really supports Barry's thesis is something that I wouldn't care to
guess.

[1] of course we've seen a different kind of clutter. class=msoNormal
seems to be a popular ingredient...
Jul 20 '05 #42

P: n/a
>
HTML4 strict is much easier. My little sister learned basics in about 4
hours. Basics of CSS took 2 hours. Mastering HTML would take maybe 4
hours more, mastering CSS couple of years...

"2 hours". Yep, she has these 2 hours. And plenty hours ahead.
One problem: they are passing too quickly.

And don't even try to tell me that she got an idea and imagination to deal
with <IMG align=right> in these two hours.

This is more realistic:
2 years for HTML/CSS + 2 years for networking/JavaScript and other Internet
technologies = Bachelor Degree in such simple thing as HTML and company.
And they aren't HTML.
And relevance to HTML?
And relevance to HTML?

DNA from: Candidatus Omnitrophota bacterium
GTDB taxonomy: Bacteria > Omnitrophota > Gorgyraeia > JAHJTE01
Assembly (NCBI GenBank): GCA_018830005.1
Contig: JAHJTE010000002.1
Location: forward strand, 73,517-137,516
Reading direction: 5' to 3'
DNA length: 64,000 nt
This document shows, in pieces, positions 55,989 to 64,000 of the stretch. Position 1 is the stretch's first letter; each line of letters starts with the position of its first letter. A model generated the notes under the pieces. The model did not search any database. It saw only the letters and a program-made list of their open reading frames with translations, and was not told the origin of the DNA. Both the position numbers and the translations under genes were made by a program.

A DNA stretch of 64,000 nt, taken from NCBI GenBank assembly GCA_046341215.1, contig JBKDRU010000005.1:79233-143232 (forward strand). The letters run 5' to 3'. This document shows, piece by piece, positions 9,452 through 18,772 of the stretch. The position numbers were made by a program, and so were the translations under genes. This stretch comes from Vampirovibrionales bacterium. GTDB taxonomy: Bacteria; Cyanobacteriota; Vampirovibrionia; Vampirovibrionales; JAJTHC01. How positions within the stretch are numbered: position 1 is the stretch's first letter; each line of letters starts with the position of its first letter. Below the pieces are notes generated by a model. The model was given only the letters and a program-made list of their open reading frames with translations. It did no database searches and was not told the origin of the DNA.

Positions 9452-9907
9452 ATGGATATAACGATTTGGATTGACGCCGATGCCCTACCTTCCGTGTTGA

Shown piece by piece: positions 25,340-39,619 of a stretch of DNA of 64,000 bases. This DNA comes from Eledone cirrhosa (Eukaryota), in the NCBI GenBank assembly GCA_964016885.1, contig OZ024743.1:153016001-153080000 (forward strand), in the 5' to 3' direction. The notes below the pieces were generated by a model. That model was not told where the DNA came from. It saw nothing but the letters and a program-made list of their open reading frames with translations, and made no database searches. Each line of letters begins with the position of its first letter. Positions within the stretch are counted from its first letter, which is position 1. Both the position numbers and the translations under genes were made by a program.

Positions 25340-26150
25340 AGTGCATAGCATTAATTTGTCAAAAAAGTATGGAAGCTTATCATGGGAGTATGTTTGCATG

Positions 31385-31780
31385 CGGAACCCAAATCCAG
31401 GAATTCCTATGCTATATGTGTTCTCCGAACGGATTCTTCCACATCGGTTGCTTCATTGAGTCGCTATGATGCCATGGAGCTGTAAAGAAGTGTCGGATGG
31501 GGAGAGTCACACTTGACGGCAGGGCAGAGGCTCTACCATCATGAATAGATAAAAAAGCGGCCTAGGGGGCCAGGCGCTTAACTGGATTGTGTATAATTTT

Are you kidding me?

The whole bunch of *Web*Dev* resources is just one permanent cry:
"Use CSS when possible". Did you hear it?

Andrew Fedoniouk.
http://terrainformatica.com

Jul 20 '05 #43

P: n/a
In article Andrew Fedoniouk wrote:

HTML4 strict is much easier. My little sister learned basics in about 4
hours. Basics of CSS took 2 hours. Mastering HTML would take maybe 4
hours more, mastering CSS couple of years...

"2 hours". Yep, she has these 2 hours. And plenty hours ahead.
One problem: they are passing too quickly.

And don't even try to tell me that she got an idea and imagination to deal
with <IMG align=right> in these two hours.


Of course not. But she did get how to use <img> element.
This is more realistic:
2 years for HTML/CSS + 2 years for networking/JavaScript and other Internet
technologies = Bachelor Degree in such simple thing as HTML and company.
Yes. But still, it don't take much more than 8 hours to learn most HTML
strict.
And they aren't HTML.
And relevance to HTML?
And relevance to HTML?


Are you kidding me?


CSS != HTML. Nobody spoke anything about CSS being easy, let alone JS.
The whole bunch of *Web*Dev* resources is just one permanent cry:
"Use CSS when possible". Did you hear it?